The 2.0 Healthcare Marketing Culture

Determining your Medical Practice-Niche Focus

By: Dr. David Edward Marcinko; MBA, CMP™




It is believed that small to medium sized independent medical practices will have limited appeal to patients and buyers of medical services in the nascent Healthcare 2.0 future. Here’s why?

Healthcare 2.0 Defined

According to Matthew Holt, and other sources, Healthcare 2.0 may be defined as:

 “a rapidly developing and powerful new business approach in the health care industry that uses the Web to collect, refine and share information. It is transforming how patients, professionals, and organizations interact with each other and the larger health system. The foundation of healthcare 2.0 is information exchange plus technology. It employs user-generated content, social networks and decision support tools to address the problems of inaccessible, fragmentary or unusable health care information. Healthcare 2.0 connects users to new kinds of information, fundamentally changing the consumer experience (e.g., buying insurance or deciding on/managing treatment), clinical decision-making (e.g., risk identification or use of best practices) and business processes (e.g., supply-chain management or business analytics)”.

Marketing and Advertising

Thus, the marketing and advertising of medical services through traditional channels [patient word-of-mouth, physician referrals, newspapers and magazines, insurance handbooks, internet, etc] is diminishing and will be soon gone forever. In its place, as a surviving healthcare 2.0 medical-executive, you must philosophically decide to become either a discount, service or value provider, and then aggressively pursue this cultural strategy in your medical practice, clinic or healthcare organization. And, as we see it, there will be three types of cultures to investigate:

1. The Service Provider

A medical provider committed to a service philosophy must be willing to do whatever it takes to satisfy the patient.  For example, this may mean providing weekend, weeknight, or holiday office hours, instead of a routine 9-5 schedule. House calls, hospital visits, prison calls and nursing home rounds would be included in this operational model.  Children, elderly patients or those with mental, physical or chemically induced challenges are all fertile niches of a core service philosophy. Managed care contracts are eschewed, as concierge practices exemplify this culture.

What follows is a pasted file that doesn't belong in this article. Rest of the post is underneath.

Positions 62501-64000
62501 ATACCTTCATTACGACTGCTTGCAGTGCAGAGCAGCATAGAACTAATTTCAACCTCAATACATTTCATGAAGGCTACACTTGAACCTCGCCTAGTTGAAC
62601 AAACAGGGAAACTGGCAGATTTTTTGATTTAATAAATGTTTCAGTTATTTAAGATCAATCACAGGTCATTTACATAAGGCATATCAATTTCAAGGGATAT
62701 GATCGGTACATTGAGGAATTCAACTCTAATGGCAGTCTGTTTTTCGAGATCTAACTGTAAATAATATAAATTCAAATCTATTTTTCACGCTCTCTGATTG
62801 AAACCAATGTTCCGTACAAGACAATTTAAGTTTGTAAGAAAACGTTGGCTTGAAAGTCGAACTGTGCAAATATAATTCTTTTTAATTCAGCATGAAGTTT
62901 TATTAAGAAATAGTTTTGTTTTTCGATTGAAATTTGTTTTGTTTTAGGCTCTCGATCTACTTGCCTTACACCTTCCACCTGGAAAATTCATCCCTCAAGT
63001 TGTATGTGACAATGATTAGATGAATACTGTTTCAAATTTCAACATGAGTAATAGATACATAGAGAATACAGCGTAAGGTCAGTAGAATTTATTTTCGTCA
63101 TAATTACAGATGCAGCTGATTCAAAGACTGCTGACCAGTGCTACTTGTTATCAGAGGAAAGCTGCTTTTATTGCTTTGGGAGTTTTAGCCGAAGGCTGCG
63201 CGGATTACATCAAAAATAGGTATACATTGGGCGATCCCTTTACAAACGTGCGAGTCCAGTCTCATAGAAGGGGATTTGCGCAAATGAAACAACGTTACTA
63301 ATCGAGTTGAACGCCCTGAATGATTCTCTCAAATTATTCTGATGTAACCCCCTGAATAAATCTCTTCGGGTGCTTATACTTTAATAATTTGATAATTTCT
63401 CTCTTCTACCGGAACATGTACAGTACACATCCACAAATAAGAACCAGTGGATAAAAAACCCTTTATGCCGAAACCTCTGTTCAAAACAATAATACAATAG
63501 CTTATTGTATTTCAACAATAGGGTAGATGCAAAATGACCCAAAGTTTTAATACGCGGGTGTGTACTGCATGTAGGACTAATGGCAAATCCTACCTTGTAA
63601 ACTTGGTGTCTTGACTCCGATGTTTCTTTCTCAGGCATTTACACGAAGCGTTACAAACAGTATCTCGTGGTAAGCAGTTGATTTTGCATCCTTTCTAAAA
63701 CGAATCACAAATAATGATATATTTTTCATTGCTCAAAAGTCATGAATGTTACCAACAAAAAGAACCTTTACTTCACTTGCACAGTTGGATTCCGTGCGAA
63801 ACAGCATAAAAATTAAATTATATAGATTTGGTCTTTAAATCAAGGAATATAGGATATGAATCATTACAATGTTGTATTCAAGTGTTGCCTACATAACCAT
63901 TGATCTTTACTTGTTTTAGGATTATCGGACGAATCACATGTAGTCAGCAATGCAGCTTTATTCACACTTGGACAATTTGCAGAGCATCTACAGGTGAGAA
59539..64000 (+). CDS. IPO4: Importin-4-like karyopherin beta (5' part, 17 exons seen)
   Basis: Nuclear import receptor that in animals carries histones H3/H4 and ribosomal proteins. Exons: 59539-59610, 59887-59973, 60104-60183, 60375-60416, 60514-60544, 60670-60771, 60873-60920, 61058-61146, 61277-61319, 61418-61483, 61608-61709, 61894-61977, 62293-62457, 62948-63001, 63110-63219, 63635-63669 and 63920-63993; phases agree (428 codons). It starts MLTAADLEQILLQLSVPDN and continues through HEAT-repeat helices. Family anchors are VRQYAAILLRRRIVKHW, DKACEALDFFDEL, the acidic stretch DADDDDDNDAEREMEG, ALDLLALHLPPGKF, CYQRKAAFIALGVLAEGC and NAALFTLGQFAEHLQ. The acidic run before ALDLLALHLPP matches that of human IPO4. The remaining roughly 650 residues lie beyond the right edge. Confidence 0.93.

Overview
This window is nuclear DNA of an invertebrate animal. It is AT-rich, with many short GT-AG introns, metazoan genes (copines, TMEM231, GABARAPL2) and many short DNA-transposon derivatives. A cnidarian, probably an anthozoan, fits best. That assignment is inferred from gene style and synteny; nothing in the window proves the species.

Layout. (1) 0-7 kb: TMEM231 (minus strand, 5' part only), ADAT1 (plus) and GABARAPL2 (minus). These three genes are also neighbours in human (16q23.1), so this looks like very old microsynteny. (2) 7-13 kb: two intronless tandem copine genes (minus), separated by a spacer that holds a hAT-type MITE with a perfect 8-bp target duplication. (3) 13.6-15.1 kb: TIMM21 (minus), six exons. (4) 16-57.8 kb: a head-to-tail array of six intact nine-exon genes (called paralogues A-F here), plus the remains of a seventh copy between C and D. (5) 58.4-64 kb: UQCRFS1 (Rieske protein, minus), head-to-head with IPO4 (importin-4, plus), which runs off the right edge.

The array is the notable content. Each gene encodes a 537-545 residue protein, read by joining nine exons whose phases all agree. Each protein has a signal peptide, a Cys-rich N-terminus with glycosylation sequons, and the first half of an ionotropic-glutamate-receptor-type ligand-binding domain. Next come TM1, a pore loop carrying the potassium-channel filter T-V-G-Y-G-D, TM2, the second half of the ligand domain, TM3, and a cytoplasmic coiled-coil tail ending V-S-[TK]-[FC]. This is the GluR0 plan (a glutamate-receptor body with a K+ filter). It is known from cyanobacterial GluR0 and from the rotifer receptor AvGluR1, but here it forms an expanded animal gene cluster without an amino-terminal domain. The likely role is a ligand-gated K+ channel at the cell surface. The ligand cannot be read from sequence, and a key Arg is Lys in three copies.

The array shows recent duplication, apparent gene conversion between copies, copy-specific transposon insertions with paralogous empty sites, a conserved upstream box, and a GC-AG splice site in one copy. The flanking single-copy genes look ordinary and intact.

2. The Discount Provider

A discount provider is one who has made a conscious effort to practice low cost, but high volume medicine.  For example, discount providers must depend on economics of scale to purchase bulk supplies, since this model is ideal for multi-doctor practices.  Otherwise, several practitioners must establish a network, or synergy, to create a virtual organization to do so. In this manner, malpractice insurance, major equipment and other recurring purchases can be negotiated for the best price.  Another major commitment must be made to computerized office automation devices, eMRs, RHOs, etc. By necessity, such as offices are small, neatly but sparsely furnished, with functional and utilitarian assets.  Most all managed care contracts just be aggressively sought since patient flow and volume is the key to success in this organizational type.

3. The Value-Added Provider

A value-added medical provider is committed to practicing at the highest and riskiest levels of medical and surgical care and has the credentials and personality to do so.  Value differentiation is based on such factors as; healthcare 2.0 fluency, board certification, hospital privileges, subspecialty identification or other unique attributes such as fluency in a second language or acceptance into an ethnocentric locale. This brand identification must be enunciated in your marketing activities, and genre, as you answer the question: What can I offer that no one else can?  


One sound marketing approach for the future of Healthcare 2.0 is to rely on a leader in the hospital, medical clinic and healthcare administration publication industry. 

For example, this complimentary Executive-Post forum and our subscription companion 2-volume 24 chapter premium quarterly guide, is relevant to the entire fluctuating healthcare space and can be a valuable navigation tool in these troubling economic times. It will help you survive in the era of Healthcare 2.0

Disclaimer: I am the Editor-in-Chief of: Healthcare Organizations: [Journal of Financial Management Strategies].


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One Response

  1. Dr. Marcinko,

    You are absolutely, right on target. Although, I believe a small practice can share from each venue and survive quite nicely.

    Gregory T. Amarantos, DPM, FACFAS
    Cell 847-207-5678
    Office 773-334-2299


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